DH Lab: Live Tweeting Last of the Mohicans

Last week, our DH Lab involved everyone getting a Twitter account, learning about hashtags and then live-tweeting a clip from Last of the Mohicans. In some ways, the digital components of this term’s class are a little less ambitious than last term’s, as I am trying to respond to students’ criticism in the Women Writers class in Fall that we did a lot of digital work but it wasn’t tightly linked to the course content for a given week. (We always worked with women’s texts, for example, but they might be different from the ones we were reading on the syllabus. The annotation project, for example, involved obscure women writers that aren’t anthologized or even published outside the Brown Women Writer’s Project.)

So, since we were reading James Fenimore Cooper, the Twitter exercise allowed for a direct engagement “lite” with the text, via Miami Vice director Michael Mann’s version of the story. And it didn’t hurt that Daniel Day Lewis starred twenty years ago playing Natty Bumppo. We’ve talked a lot about his Lincoln this term.

Here’s the Storify of the Tweets from the live tweeting activity and the student instructions for the DH lab. There were more than 120 tweets during the 25-minute film clip. Since this is an entirely new class for me, I can’t take the time to create a really meaningful Storify with organized commentary, but for now they are curated. In yesterday’s DH lab I showed students the Storify; no one in the room had heard of it and we had a brief discussion about the genres that are springing up via social media and I suggested that at the very end of the second American Lit survey we might want to consider this genre of writing.

Live Tweeting Last of the Mohicans

NOTE: DO NOT LIVE TWEET AT THE MOVIES! It is rude and distracting.

Learning Goals of this exercise:

  • Use 21st century social media to comment upon a late 20th century Hollywood film adaptation of an early 20th century film adaptation of a 19th Century colonial American novel of an 18th century war between the English, the French and the Mohican and Huron tribes of North America.
  • Participate in the “culture of academic reputation” that emerges when a Tweet is interesting enough or engaging or useful enough that it gets “Retweeted” and thus develops a following.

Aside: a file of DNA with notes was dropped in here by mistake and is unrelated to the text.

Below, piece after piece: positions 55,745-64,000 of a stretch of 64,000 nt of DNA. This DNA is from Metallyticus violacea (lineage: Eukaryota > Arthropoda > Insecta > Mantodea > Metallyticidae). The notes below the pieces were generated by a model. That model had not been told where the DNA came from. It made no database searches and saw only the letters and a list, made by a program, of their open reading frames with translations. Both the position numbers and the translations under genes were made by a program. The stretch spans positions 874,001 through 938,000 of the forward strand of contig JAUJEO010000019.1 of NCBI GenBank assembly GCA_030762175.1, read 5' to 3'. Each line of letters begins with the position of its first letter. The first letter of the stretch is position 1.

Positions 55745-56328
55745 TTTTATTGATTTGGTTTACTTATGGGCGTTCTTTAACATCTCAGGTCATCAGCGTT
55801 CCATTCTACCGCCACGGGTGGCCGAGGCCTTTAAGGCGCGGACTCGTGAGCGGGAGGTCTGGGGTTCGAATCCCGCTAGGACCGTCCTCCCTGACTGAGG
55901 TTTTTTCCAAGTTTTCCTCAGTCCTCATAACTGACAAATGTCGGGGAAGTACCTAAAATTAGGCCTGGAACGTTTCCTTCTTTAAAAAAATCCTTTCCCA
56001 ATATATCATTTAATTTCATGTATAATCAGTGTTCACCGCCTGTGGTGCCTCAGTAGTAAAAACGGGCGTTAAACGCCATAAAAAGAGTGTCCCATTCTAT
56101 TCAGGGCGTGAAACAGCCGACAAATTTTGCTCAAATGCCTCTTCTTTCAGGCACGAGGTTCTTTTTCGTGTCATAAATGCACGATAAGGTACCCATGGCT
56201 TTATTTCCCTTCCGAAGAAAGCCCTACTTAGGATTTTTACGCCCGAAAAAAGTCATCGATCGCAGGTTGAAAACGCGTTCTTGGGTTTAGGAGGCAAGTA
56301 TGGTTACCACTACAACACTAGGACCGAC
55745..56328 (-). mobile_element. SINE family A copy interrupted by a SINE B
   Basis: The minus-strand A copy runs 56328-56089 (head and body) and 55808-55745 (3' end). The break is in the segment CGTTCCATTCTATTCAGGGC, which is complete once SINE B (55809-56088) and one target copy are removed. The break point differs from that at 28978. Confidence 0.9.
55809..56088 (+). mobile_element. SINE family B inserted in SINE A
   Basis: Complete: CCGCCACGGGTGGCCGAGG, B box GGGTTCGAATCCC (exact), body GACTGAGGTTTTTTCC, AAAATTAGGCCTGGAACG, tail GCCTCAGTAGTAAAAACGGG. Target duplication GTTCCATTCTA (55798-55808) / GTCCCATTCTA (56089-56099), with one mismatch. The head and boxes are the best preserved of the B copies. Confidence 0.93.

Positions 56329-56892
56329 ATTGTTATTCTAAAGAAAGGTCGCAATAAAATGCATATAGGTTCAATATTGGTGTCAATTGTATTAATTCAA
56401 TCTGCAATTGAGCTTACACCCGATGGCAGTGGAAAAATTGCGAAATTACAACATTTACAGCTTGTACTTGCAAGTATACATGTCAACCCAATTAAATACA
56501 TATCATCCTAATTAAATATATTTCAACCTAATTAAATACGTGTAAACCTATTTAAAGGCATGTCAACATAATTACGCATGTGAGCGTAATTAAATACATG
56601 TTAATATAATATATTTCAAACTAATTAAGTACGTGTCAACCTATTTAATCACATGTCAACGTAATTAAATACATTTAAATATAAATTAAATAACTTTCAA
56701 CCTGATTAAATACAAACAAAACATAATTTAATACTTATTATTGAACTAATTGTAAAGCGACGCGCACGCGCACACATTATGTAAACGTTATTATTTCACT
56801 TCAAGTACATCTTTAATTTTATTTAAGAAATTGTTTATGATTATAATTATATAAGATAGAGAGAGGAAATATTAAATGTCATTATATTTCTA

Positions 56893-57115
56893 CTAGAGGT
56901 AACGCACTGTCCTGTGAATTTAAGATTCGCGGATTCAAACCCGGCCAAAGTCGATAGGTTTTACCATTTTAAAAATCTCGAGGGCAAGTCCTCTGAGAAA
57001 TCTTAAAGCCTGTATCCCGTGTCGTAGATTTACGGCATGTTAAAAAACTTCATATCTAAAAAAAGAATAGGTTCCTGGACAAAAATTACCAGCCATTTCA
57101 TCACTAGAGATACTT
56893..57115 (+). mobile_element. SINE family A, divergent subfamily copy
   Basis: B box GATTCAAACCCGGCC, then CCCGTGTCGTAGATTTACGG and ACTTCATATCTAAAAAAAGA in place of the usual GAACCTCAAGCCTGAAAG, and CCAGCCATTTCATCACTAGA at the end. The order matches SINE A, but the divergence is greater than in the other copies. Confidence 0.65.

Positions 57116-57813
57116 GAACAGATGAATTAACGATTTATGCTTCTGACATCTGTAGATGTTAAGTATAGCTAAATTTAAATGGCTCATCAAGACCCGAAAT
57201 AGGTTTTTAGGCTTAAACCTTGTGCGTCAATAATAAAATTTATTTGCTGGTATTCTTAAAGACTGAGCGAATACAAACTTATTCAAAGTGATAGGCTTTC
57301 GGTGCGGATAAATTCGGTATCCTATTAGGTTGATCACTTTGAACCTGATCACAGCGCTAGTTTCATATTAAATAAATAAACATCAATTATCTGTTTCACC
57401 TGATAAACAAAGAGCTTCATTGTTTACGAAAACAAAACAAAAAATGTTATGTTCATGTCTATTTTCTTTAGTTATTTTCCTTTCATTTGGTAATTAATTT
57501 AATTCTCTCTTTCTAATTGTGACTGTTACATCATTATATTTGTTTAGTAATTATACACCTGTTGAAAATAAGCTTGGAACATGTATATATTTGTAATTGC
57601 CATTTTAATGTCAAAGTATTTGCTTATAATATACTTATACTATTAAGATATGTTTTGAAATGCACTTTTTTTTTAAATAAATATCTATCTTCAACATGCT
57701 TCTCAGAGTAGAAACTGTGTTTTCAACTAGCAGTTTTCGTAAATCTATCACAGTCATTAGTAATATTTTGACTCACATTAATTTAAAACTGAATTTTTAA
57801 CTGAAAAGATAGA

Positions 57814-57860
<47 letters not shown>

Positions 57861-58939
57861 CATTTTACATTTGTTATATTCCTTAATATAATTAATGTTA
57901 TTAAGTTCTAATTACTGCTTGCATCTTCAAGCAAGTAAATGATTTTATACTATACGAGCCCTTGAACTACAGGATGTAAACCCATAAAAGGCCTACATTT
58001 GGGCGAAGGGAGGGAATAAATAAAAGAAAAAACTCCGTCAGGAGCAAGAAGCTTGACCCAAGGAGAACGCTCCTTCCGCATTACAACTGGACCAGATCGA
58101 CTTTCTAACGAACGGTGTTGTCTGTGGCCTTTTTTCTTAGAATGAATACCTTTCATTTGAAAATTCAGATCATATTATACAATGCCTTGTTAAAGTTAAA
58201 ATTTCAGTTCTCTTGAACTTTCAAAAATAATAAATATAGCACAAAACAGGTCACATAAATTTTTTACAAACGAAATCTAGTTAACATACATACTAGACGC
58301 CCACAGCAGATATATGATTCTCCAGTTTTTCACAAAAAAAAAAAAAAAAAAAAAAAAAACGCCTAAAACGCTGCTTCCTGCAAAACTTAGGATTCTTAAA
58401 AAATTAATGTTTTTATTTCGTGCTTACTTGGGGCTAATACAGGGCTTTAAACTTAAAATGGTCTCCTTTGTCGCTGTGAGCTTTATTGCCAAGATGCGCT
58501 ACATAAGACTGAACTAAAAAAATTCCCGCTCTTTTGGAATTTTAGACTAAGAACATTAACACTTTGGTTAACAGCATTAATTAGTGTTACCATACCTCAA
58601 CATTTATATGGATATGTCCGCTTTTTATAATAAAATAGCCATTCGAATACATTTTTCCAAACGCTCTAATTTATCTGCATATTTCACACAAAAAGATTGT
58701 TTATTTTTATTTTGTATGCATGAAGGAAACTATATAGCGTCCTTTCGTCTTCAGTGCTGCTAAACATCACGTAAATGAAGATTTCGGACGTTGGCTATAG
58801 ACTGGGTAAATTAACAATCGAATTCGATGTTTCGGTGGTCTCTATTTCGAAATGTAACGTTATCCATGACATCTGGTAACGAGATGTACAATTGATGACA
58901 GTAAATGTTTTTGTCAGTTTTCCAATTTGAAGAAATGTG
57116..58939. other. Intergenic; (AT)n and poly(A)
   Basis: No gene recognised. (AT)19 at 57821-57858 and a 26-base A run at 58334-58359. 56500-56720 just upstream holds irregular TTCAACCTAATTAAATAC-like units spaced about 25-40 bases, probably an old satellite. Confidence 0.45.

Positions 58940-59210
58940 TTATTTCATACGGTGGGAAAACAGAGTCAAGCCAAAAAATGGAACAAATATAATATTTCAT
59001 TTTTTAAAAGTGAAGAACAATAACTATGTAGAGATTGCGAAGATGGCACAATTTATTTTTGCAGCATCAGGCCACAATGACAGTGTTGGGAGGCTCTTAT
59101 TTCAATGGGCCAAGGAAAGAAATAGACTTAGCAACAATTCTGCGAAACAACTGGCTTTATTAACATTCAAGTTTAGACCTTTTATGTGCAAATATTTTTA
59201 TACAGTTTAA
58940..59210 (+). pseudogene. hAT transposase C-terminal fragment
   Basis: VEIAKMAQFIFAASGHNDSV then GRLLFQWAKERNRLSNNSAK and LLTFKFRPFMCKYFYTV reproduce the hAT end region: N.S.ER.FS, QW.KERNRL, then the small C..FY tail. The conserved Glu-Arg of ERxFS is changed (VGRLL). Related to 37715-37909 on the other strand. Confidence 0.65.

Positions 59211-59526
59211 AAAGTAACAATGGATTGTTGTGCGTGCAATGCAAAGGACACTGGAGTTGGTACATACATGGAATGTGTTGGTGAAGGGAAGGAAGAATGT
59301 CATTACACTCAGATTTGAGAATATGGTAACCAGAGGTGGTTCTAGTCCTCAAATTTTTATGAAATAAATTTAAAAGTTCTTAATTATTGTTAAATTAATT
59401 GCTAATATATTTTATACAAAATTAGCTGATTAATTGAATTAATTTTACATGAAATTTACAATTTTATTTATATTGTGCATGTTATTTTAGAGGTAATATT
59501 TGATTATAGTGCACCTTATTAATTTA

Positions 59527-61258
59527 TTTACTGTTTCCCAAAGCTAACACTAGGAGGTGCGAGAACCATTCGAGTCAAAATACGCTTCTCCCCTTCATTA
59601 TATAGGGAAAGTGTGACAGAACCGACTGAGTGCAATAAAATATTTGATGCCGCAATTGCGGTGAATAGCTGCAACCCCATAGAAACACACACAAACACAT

• Establish a Twitter account if you don’t already have one.
  • Learn how to create #hashtags for a community of peers interested in the same topic or idea
  • Practice using the 140-character constraint to make meaningful comments that contribute to a dialogue about an event (such as our clip from Last of the Mohicans).


  1. Establish a Twitter account if you don’t have one. For more info on Twitter for beginners is here.
  2. You can establish a new account just for this class if you wish, as I have done. My handle is @DocMcGrail.
  3. Post your handle in the Digital Humanties Lab #4 so that everyone can find you and follow you in this class. If you don’t want your social tweets from the rest of your life to be followed, create an Eng253 or LCC handle for yourself. Twitter lets you have as many as you’d like.
  4. Go to Twitter.com
  5. Follow instructions for signing up, and sign in to Twitter
  6. Once the film begins, create 140-character comments on the film using the hashtag #LCCeng253 at the end of your tweet.
  7. Be sure to use #LCCeng253 so that all of today’s tweets will show up on the same page.

Some prompts for tweets:

  1. Something from the film triggers a memory or a thought related to our other readings or discussions in class.
  2. Something from the film runs counter to your understanding of history or culture of the time—either of 1826 when Cooper published the novel or 1757 when the novel is set.
  3. Something startles or surprises you.
  4. Something that impresses or engages you particularly about a scene, an actor or dialogue.
  5. You come up with something witty to say about the film that you think might be interesting to your peers.


As you are reading other students’ tweets, when you find something interesting, “retweet” it! This will share your peer’s tweet with your followers, and build your peer’s reputation. At the end of class, we will be able to see whose tweets get the most RT’s.



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